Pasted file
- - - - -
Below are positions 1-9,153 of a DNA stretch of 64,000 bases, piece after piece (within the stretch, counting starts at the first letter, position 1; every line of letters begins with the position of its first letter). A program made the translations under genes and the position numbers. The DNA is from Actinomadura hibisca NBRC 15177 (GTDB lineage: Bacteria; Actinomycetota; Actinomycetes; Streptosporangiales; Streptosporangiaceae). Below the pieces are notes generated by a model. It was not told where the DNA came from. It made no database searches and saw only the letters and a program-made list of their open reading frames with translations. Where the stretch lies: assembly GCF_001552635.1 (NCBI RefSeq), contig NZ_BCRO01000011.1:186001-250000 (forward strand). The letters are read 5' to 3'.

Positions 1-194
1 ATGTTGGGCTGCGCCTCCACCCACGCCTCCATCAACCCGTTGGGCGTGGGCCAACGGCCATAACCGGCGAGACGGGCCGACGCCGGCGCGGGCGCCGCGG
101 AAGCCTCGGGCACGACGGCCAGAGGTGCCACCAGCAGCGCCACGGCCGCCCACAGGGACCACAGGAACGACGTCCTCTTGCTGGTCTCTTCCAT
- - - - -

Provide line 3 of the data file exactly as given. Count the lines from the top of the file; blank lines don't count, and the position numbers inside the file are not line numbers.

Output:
1 ATGTTGGGCTGCGCCTCCACCCACGCCTCCATCAACCCGTTGGGCGTGGGCCAACGGCCATAACCGGCGAGACGGGCCGACGCCGGCGCGGGCGCCGCGG